Otherwise, no issues. BOB-WOW my last in, because I didn’t twig it was a child’s version and wondered whether there was breed of dog like the chow chow which would fit the bill.
  25. Definitely a Monday puzzle on the wrong day. Easiest I can remember for a long time so no need to parse much on the way through (66.7% biff rate). All good clues except for the wince-inducing non-homophone for most English speakers at 1ac. I happen to be an RP speaker who does pronounce BALM and BARM the same way, but most people don’t and the Times should be sensitive to this. Disgruntlement over.
    1. I think it may be time for us to stop taking homophones so seriously. The best ones are bad and therefore amusing. The ones that don’t quite work because of regional differences in speech seldom prevent the solver finding the answer, which after all is the main purpose of the clue. The only way to satisfy everyone would be to avoid them completely, which would be a great loss. Halfway solutions such as putting ‘some say’ in the clue are tiresome and spoil the fun.
      1. Agreed Jack — I love a dodgy homophone, notwithstanding my Northern slant on spoken English.
      2. Totally agree, Jack, I love a good (or bad) homophone. We do need some fun in solving.
  26. As horryd observed, Monday a day late. 23 minutes for this, with the recently seen STANHOPE first in, the entire lower half completed before looking at the top half, and 1a as my LOI. Nothing unknown. Nice to see an African ruminant.

    Edited at 2021-11-09 10:40 am (UTC)

    1. Dear Pip, it wasn’t actually my observation, even though I would wholeheartedly agree.

      On the subject of Okapi, at college back in the sixties, we used to use the expression,
      ‘The okapi’s pyjamas’ instead of ‘the cat’s whiskers’!

  27. A much easier offering today. After becoming enROBED I measured my forearm and EYEBALLed the CODEINE. OVERINDULGENCE didn’t take long. As a child I was indoctrinated by nuns and Christian Brothers, and Plenary Indulgences were on the menu as a get out of jail free card if you could afford to pay off the clergy, as Jerry mentions. My main hold up was AVALANCHE, as I followed Myrtilus into the TECOL trap. An alphabet TRAWL put me right. LOI was INSTEAD, where I had been led up the garden path until I noticed the typo at 1a where I had CARMELAIE! A pleasant romp. 17:55. Thanks setter and Jack.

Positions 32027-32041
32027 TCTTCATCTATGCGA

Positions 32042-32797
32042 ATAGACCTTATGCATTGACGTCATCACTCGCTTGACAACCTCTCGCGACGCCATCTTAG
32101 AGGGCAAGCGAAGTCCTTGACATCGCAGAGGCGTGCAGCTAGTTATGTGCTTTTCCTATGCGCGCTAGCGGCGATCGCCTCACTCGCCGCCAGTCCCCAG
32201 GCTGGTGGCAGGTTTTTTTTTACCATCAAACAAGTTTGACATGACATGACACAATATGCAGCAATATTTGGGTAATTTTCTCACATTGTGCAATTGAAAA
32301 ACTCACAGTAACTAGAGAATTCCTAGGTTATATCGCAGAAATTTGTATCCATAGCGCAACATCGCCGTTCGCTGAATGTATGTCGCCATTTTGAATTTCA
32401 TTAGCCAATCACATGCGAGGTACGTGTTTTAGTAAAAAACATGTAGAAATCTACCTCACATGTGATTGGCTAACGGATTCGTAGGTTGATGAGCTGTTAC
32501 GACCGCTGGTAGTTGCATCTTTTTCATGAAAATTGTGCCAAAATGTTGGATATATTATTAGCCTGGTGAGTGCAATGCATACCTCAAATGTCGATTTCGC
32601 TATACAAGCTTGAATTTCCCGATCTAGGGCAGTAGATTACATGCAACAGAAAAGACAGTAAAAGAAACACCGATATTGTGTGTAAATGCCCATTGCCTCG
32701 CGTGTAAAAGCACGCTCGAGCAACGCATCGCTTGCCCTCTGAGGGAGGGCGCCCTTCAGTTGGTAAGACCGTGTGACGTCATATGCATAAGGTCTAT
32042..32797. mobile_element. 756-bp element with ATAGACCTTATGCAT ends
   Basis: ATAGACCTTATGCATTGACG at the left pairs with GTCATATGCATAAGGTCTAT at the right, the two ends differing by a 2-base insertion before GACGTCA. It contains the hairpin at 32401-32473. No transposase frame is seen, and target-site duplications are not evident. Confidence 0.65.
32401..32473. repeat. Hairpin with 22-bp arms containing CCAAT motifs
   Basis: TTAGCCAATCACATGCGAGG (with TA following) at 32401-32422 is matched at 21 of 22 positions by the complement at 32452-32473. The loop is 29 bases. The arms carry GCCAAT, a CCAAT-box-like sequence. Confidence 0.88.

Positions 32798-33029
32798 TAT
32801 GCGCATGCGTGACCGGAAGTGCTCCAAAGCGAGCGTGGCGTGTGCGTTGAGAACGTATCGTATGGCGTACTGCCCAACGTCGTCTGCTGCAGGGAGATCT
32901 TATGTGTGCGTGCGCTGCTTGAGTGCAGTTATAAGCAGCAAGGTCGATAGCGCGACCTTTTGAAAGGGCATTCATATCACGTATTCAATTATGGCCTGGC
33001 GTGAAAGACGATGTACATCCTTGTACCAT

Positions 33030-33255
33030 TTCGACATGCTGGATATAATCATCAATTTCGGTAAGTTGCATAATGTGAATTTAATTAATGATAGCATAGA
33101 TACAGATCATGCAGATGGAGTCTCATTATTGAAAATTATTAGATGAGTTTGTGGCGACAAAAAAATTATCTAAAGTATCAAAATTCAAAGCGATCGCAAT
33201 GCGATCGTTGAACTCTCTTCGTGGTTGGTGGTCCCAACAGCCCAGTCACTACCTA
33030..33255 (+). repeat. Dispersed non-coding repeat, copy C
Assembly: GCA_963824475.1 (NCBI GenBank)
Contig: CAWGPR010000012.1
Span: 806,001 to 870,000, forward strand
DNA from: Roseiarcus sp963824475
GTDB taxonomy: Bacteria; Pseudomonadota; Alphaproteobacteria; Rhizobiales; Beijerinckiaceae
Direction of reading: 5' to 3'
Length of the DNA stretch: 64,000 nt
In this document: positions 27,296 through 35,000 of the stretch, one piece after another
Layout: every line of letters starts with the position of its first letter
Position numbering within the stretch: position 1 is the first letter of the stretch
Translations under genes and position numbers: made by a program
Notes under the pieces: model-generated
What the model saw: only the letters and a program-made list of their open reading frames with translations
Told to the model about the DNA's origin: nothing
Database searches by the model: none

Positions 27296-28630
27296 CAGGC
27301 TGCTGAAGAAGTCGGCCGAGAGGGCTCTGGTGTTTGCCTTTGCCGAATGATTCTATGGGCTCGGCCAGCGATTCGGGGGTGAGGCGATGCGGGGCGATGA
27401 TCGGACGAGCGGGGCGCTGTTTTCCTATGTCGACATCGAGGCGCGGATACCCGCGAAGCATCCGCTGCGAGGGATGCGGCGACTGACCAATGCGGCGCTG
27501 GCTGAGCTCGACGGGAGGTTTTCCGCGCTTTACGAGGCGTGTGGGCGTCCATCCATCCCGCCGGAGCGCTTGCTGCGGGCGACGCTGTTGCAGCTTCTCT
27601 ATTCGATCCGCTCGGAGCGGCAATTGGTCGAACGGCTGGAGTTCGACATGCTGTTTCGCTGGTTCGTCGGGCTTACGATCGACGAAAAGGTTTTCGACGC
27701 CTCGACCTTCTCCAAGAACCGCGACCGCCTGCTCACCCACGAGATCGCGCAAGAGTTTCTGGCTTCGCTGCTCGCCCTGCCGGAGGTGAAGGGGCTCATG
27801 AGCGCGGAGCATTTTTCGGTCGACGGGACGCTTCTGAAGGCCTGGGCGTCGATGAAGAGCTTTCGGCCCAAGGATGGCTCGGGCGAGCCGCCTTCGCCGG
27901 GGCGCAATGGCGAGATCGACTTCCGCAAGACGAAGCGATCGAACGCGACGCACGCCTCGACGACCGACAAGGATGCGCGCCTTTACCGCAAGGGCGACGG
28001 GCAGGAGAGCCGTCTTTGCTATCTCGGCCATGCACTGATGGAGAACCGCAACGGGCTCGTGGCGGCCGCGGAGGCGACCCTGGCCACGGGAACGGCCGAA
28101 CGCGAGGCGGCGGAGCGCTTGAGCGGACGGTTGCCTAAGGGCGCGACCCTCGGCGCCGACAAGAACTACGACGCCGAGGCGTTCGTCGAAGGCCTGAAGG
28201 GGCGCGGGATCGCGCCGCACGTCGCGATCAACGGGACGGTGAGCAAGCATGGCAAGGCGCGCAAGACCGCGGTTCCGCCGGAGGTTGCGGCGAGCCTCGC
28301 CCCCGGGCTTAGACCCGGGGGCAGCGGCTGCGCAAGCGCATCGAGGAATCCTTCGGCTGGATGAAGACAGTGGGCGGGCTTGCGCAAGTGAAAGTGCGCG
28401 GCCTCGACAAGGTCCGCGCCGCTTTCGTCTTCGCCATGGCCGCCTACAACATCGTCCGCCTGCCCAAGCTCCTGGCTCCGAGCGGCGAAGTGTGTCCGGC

1. I would guess it’s a reference to the edict or change to Canon Law that made Indulgences available. Jack may be able to elucidate?
  28. More than usually slow compared to others at 35 minutes. I didn’t know the ‘hoodie’ sense for CROW but the answer was clear from the def. As noted in several posts above, the recent appearance of a few clues such as STANHOPE helped. CARMELITE was my last in too. That 1a – often my nemesis.

    Thanks for the song / tune links, including the unknown “Early Bird”. I think EDELWEISS is so familiar to those of a certain age that no link is required. It will probably help to send me to sleep tonight.

    Thanks to Jack and setter

  29. A little bit off the wavelength today, as this took me a little longer than my average time whereas most others seem to have found it easier than usual.

    Didn’t love the double definition by example in STANHOPE – Laurel for STAN is just about OK, I suppose, but Bob for HOPE surely needs something more.

    1. Unless I’m missing something, ‘stanhope’ cluing CARRIAGE would be a definition by example, but ‘carriage’ cluing STANHOPE is not.
      1. Ah, I wasn’t very clear. I was moaning that ‘Laurel’ for Stan & ‘Bob’ for Hope were clueing by example.

        As you say, a stanhope is an example of a carriage so that’s fine; I’m not as confident that Stan is a type of Laurel or that Hope is a type of Bob. But I’m getting a little more convinced as the day wears on.